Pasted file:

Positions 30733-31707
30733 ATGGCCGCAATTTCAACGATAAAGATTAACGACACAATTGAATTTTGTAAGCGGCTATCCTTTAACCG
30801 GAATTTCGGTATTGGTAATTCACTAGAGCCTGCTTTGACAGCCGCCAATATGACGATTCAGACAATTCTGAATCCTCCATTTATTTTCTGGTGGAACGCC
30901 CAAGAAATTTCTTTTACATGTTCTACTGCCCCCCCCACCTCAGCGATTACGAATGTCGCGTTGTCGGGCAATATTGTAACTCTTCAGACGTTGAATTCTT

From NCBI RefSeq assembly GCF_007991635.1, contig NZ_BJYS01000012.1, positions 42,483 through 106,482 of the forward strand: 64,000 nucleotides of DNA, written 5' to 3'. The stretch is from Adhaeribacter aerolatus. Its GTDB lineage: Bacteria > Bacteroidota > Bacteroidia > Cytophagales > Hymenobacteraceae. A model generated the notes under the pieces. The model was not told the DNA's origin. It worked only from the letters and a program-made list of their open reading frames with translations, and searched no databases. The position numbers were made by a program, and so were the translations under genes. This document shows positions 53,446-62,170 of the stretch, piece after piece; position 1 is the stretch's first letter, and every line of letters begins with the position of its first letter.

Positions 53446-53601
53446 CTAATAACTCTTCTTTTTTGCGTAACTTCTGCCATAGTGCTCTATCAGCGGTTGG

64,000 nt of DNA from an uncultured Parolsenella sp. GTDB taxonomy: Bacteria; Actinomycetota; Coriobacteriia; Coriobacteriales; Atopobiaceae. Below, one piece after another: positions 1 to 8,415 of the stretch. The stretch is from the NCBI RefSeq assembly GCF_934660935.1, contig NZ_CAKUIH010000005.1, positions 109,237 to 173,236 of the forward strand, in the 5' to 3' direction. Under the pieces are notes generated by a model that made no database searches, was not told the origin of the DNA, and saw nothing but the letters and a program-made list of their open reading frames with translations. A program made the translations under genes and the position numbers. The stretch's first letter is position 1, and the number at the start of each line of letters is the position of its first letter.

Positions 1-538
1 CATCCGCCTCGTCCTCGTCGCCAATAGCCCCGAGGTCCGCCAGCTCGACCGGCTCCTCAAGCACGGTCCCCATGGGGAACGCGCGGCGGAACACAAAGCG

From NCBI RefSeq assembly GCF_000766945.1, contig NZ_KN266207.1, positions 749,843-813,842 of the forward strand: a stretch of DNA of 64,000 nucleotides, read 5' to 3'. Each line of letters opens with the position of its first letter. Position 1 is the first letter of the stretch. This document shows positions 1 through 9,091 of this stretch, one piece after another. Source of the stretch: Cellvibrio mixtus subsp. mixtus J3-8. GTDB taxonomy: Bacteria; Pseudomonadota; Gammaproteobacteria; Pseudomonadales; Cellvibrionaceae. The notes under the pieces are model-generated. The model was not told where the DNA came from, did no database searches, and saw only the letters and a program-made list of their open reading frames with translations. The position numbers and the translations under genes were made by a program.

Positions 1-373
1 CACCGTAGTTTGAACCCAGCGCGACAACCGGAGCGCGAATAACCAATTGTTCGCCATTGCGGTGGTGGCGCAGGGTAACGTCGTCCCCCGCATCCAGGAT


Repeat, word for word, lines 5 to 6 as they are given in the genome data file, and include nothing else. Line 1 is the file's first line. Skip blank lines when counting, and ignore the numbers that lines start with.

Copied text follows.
From NCBI RefSeq assembly GCF_007991635.1, contig NZ_BJYS01000012.1, positions 42,483 through 106,482 of the forward strand: 64,000 nucleotides of DNA, written 5' to 3'. The stretch is from Adhaeribacter aerolatus. Its GTDB lineage: Bacteria > Bacteroidota > Bacteroidia > Cytophagales > Hymenobacteraceae. A model generated the notes under the pieces. The model was not told the DNA's origin. It worked only from the letters and a program-made list of their open reading frames with translations, and searched no databases. The position numbers were made by a program, and so were the translations under genes. This document shows positions 53,446-62,170 of the stretch, piece after piece; position 1 is the stretch's first letter, and every line of letters begins with the position of its first letter.

Positions 53446-53601